Flex-Pack and Brand Protection Journals Are Musts

Pira Intl., the U.K.-based R&D and marketing institution, has published two journals destined to be “must” reading.

Flexible — the journal of plastics packaging technology provides independent analysis of flexible packaging technologies. Published six times a year, the first issue appeared in June and contains six articles and a round-up of the latest technology and market news for flex-pack converters and users.

The most interesting mention is that Gunze KK in Japan has developed an “easy-open seal film in response to the demands of an aging society.” The film reportedly is available in two types: EPI, suitable for automatic wrapping, and ESI for bagmaking. Previously, it was difficult to achieve a film that provided both secure sealing and an easy-open feature, as they were contrary properties to demonstrate.

There are several tables of film usage in Western Europe, with one table breaking down all OPP usage. “OPP is set to remain a buoyant sector of flex-pack to 2006 thanks to predicted uses in demand for dried and baked food,” the journal reports.

There is an excellent report on metallocenes and their future use written by Nnamdi Anyadike. Despite some obvious advantages to the packager, the report states, high costs have thwarted use of metallocene-based polymers, and concludes this “situation may be about to change as capacity increases and new products look to make metallocenes mainstream.” Indications are that “as the technology develops and catalyst costs decrease, metallocene-based polymers are expected to compete in the broader plastics market.”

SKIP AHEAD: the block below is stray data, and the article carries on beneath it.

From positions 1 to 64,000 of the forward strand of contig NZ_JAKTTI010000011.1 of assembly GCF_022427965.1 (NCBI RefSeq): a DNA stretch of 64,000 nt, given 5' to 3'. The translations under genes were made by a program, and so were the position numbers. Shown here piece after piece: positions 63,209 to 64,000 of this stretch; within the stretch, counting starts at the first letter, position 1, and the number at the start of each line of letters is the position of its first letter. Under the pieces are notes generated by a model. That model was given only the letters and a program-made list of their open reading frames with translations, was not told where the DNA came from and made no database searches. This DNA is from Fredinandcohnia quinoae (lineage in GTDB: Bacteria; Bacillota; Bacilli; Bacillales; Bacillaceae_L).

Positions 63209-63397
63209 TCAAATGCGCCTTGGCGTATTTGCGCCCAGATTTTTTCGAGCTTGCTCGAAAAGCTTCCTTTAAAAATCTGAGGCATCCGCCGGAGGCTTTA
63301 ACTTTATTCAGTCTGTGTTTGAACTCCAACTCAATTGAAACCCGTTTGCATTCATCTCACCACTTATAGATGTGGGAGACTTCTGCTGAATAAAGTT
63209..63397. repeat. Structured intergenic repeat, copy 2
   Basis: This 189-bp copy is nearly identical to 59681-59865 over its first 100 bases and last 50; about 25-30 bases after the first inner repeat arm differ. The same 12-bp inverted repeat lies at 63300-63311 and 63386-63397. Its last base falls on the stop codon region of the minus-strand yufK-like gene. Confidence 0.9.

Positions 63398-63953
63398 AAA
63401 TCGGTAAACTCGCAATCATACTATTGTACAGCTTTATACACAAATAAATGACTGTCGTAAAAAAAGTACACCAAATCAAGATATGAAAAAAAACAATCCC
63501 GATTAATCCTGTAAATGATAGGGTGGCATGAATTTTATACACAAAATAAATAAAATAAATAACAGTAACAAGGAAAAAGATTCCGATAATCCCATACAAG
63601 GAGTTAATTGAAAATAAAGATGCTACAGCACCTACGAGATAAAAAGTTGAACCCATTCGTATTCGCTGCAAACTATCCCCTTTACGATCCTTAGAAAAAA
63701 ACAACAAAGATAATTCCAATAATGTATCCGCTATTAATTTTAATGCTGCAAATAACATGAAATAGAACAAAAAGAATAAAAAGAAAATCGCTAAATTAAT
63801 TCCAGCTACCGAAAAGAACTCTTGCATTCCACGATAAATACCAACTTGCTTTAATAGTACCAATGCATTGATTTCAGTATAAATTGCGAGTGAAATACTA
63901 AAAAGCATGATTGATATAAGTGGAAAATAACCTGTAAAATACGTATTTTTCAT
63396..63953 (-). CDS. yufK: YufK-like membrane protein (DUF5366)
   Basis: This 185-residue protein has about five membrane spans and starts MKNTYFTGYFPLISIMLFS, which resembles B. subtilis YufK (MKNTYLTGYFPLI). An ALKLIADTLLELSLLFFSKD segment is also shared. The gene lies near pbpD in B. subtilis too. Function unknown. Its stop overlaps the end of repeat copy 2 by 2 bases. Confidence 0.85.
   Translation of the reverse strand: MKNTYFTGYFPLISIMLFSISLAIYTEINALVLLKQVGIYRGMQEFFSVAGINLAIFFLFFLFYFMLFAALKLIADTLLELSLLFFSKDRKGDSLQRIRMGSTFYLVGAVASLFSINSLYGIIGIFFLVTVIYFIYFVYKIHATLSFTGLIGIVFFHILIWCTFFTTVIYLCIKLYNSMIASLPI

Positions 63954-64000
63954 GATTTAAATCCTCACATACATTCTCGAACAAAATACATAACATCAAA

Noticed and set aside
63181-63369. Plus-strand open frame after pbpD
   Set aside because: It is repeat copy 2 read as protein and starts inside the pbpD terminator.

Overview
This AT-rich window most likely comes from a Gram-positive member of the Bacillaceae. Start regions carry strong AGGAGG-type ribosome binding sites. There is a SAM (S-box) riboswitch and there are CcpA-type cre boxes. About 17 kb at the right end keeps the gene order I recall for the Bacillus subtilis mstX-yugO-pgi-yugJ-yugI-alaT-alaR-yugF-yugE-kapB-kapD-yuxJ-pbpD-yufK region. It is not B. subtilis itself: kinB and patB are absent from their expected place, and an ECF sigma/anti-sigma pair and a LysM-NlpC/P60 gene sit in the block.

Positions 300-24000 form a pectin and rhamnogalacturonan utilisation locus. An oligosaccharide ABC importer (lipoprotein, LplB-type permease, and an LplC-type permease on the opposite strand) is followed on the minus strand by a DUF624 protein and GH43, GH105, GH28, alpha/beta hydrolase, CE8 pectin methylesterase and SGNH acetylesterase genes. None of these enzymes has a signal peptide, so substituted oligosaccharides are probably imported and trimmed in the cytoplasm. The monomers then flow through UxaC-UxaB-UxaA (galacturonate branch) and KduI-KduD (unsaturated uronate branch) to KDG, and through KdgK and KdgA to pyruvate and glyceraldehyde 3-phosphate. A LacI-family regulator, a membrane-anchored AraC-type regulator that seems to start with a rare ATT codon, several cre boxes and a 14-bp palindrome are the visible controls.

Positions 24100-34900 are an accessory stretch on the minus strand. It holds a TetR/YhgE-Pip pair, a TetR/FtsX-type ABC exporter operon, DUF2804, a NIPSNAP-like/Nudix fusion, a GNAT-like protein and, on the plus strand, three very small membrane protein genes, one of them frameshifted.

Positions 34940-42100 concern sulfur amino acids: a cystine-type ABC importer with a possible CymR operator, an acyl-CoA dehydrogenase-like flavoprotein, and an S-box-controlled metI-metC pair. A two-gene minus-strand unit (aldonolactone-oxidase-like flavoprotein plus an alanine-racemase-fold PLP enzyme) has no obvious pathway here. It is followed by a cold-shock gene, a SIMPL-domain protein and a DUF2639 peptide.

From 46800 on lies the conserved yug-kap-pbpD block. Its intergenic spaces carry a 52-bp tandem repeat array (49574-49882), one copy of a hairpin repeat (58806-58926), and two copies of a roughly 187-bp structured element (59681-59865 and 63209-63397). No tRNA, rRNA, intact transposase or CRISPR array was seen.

Other articles include one on bag and pouch growth (stand-up stands out as the only growth area), digital printing (poised for growth in flex-pack), and innovations in polyethylene use for goods (PE to climb rapidly). Flexible costs d855 per year.

Brand — the journal of brand technology offers independent analysis of brand protection and packaging technologies; it's available six times a year for d920.

Advanced Graphic Systems in Switzerland has launched its Watermark System in the U.K. This newly patented technique makes it possible to add watermarks onto any paper during the printing process. Any quantity of paper now can be watermarked, “negating the need for large bulk orders of personalized paper and eliminating the undesired advertising of the mill's watermark.”

Graham Cox's article, “Borderless Brands,” details the growing role of global packaging in a product's success. Brand owners increasingly are implementing global packaging strategies, creating new challenges for package design, procurement, and branding. An excellent table, “Emotional Attitudes to Colour,” offers a country-by-country breakdown of what colors mean in package design. While yellow denotes “treason” in Spain, Portugal, and most of Western Europe, it denotes “sunny” in Latin America and Eastern Europe.

An article by Chris Williams discusses the future transfer of security ink technology from banknotes, checkbooks, and documents to packagers and brand owners seeking to stop counterfeiting attacks. He categorizes these inks into fugitive inks, erasable inks, and penetration numbering inks. Just as a supermarket reads a UPC, there may be a future scanner for brand/package authenticity using security inks.

Digital printing, new materials, and markets are discussed by Philip Swonden, Pira. One interesting observation: “Beer consumption has been on the increase in traditional wine-drinking nations, with the converse true in traditional beer-drinking nations such as the U.K.”

For information, contact Denise Davidson, PIRA Intl. Ltd., Randalls Rd., Leatherhead, Surrey KT22 7RU, U.K., +44-1372-802080; pira.co.uk.

Stanley Sacharow has been in the flexible packaging industry for more than 35 years. His company, The Packaging Group, is an organizer of targeted conferences and a consultant to the international packaging/converting industry. Contact him at 732/636-0885; univpac@aol.com.


Subscribe to PFFC's EClips Newsletter